Charter legislation in the 2019-20 session

PSBA believes that the state must enact comprehensive reforms to address areas of charter school operations, accountability and funding. A variety of bills addressing charter school issues have been introduced in the Senate and House of Representatives.

House charter package
On June 12, 2019, the House amended and passed a four-bill package addressing various charter school issues. Two of the bills contain significant concerns; although PSBA was successful in obtaining some positive changes, concerns remain. Read PSBA’s June 14 Legislative report for details.

Charter applications/amendments, expansion without oversight: House Bill 357 (Rep. Topper, R-Bedford) revises the process used to apply to open a charter school, amend an existing written charter, and the admission and enrollment of students in a charter school.

Charter school expansion without oversight: House Bill 356 (Rep. Dowling, R-Fayette) as introduced gives charter schools the right of first refusal to purchase or lease school buildings “no longer in use” by a school district. It also allows a charter school to operate at more than one location so long as the charter school’s written charter does not limit enrollment.

Governance, ethics, dual enrollment: Other bills in the package are House Bill 355 (Rep. Reese, R-Westmoreland) concerning governance and ethics requirements and House Bill 358 (Rep. Marshall, R-Beaver) regarding dual enrollment issues.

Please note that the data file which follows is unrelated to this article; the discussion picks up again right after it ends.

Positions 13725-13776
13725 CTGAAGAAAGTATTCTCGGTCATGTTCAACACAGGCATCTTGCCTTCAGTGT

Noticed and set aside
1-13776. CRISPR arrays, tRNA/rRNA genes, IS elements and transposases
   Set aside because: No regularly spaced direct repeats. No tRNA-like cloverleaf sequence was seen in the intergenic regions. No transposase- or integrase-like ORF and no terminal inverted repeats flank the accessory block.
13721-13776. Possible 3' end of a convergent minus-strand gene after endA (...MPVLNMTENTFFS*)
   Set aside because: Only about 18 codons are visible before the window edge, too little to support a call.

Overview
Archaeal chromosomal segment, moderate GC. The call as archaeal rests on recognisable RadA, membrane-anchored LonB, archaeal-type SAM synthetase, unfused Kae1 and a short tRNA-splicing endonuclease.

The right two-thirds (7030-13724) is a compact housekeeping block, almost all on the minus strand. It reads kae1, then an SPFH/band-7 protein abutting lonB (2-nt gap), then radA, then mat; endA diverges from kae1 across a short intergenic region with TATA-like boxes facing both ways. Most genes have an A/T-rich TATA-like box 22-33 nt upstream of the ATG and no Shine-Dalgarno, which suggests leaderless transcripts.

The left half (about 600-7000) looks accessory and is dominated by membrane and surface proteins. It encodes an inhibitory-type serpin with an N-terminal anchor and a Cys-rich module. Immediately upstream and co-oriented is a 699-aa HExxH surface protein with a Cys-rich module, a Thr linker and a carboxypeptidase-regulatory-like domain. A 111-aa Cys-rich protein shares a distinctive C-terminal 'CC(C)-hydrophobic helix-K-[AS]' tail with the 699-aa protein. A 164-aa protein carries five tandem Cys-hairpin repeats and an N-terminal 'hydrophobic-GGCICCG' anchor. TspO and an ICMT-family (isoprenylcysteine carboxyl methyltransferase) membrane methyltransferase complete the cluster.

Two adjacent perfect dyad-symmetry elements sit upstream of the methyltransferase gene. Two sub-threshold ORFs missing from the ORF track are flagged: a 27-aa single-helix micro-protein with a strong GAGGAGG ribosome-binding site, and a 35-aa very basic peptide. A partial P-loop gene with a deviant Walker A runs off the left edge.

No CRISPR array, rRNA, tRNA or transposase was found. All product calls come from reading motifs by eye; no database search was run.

Issues of concern with the House package:
Charter school expansion is permitted regardless of the quality of the educational program provided by the charter school. Granting underperforming charter schools unfettered expansion would be a disservice to students and taxpayers. Further, the resulting enrollment expansions would have a substantial impact on school district budgets, as well as a direct impact on transportation programs.

Critical issues regarding funding are not addressed, including: overpayments to charter schools for special education students; calculation of cyber charter tuition rates; the tuition reconciliation process, and other important funding issues. Without addressing any of these funding concerns, this package misses the mark on creating meaningful charter reform.

Cyber charter funding reform
PSBA supports Senate Bill 34 (Sen. Schwank (D-Berks) and House Bill 526 (Rep. Sonney (R- Erie), which would require parents to pay for their child’s education in a cyber charter school if the school district of residence offers its own full-time cyber education program. This legislation would save millions of dollars for some school districts that make tuition payments for their students to attend cyber charter schools that they never authorized.